At a recent conference on mental health and nature connectedness, I discovered that there is such a thing as fresh air philosophy – the belief that exposure to nature is good for our health and wellbeing. I’ve never heard it called that before, but, it’s definitely true for me. I always come back feeling good after spending time outdoors, especially in places with a lot of beauty and wild nature.

But as the days get shorter and darker in Autumn and Winter and as we get more and more sleepy, it’s not always easy to motivate ourselves for that walk in the park or the woods. And there are times when we don’t have the time to get out in nature, and free ourselves from our anxieties and stress. And that’s when we really need to!

And so this fresh air philosophy, that was applied to the Norwegian lifestyle, really resonated with me. This is where fresh air and connecting with nature is a daily necessity and a way of being. According to the 2017 World Happiness Report; Norway is the world’s happiest country, and it’s the traditional, nature-friendly outdoor recreation and freedom to roam that’s a lot to do with Norway claiming the top spot as the happiest country on Earth.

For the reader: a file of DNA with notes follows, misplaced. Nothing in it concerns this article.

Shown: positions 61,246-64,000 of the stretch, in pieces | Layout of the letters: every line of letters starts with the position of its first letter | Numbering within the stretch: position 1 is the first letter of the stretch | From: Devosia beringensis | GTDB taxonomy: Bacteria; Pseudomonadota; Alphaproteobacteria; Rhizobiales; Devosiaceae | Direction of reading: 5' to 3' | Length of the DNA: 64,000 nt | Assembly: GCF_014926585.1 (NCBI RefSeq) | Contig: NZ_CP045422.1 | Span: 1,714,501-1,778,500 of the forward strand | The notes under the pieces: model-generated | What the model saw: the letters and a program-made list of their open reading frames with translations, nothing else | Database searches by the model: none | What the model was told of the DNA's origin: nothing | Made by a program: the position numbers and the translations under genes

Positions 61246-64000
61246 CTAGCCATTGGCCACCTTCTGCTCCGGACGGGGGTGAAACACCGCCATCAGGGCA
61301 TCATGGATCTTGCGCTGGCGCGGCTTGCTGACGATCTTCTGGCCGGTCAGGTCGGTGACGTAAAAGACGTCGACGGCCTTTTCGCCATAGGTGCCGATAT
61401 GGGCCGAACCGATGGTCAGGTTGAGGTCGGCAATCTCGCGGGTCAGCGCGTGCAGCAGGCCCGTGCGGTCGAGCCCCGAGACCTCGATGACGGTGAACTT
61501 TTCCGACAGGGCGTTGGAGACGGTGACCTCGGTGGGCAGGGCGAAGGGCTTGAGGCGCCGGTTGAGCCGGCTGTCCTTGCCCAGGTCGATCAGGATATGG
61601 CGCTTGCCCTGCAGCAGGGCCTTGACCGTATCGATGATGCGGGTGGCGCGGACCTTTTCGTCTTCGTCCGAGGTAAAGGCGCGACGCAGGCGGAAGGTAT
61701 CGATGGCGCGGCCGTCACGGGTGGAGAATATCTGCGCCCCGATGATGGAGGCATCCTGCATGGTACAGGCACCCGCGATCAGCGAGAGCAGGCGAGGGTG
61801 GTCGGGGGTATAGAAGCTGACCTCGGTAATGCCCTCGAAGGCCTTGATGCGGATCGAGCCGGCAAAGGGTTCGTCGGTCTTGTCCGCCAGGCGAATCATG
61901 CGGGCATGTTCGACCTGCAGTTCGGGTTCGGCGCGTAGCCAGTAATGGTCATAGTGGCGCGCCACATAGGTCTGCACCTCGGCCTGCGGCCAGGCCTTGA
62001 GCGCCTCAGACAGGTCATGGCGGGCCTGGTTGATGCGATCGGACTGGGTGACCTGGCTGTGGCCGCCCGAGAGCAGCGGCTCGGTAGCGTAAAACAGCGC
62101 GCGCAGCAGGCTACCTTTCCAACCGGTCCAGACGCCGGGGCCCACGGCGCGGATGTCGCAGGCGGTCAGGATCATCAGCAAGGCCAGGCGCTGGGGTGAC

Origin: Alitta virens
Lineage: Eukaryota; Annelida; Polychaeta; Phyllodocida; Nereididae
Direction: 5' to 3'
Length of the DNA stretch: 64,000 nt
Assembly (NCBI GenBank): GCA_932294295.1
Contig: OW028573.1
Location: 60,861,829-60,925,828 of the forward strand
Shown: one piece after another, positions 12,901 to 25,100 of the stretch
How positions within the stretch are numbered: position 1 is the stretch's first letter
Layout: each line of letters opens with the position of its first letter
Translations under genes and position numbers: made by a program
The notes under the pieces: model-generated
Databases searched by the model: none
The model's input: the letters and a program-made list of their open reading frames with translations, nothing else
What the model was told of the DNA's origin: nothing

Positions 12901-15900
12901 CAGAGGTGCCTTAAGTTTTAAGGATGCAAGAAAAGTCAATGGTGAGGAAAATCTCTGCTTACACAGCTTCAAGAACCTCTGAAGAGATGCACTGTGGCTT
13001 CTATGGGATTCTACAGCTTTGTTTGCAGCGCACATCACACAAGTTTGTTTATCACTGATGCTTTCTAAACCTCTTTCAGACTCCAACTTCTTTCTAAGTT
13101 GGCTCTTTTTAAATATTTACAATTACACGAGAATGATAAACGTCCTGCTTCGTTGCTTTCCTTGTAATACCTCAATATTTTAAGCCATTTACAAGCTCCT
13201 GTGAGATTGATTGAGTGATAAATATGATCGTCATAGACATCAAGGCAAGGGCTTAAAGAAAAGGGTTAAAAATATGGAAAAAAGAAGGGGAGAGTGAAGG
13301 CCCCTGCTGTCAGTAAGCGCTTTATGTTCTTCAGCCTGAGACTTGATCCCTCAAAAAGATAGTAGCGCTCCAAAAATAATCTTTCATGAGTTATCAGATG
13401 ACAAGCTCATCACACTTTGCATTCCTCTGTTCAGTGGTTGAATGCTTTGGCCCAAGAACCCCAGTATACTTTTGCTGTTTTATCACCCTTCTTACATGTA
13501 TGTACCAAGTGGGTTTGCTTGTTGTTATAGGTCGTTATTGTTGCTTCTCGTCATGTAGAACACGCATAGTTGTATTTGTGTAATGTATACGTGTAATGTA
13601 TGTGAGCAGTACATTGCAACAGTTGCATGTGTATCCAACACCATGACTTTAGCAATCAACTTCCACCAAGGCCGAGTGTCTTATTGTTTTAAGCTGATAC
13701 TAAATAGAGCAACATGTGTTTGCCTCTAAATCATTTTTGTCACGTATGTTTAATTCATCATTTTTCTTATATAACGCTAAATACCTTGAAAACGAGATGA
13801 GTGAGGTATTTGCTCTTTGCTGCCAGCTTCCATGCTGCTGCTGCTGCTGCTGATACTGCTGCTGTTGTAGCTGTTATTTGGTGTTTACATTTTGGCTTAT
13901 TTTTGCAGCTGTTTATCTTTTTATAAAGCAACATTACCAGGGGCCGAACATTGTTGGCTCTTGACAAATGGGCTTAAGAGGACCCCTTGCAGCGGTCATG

I’ve been thinking a lot about people’s preferences for nature and how not everyone is comforted by the same kind of nature. Some people have a deep connection with ‘blue space’, like being close to Galway Bay. Other people might have a strong relationship with ‘green space’, like being in big, open, green fields or under the canopy in Kilcornan Woods. I think, having access to a variety of ‘blue space’ and ‘green space’ is important.

Where do you feel most at peace in nature?

Where can you find contentment and sense of place?

And when you do find your heaven on earth, MAKE time for it! I know I’ll be making time for trees and woodlands this winter!

Feature image courtesy of Jeanne Sampier

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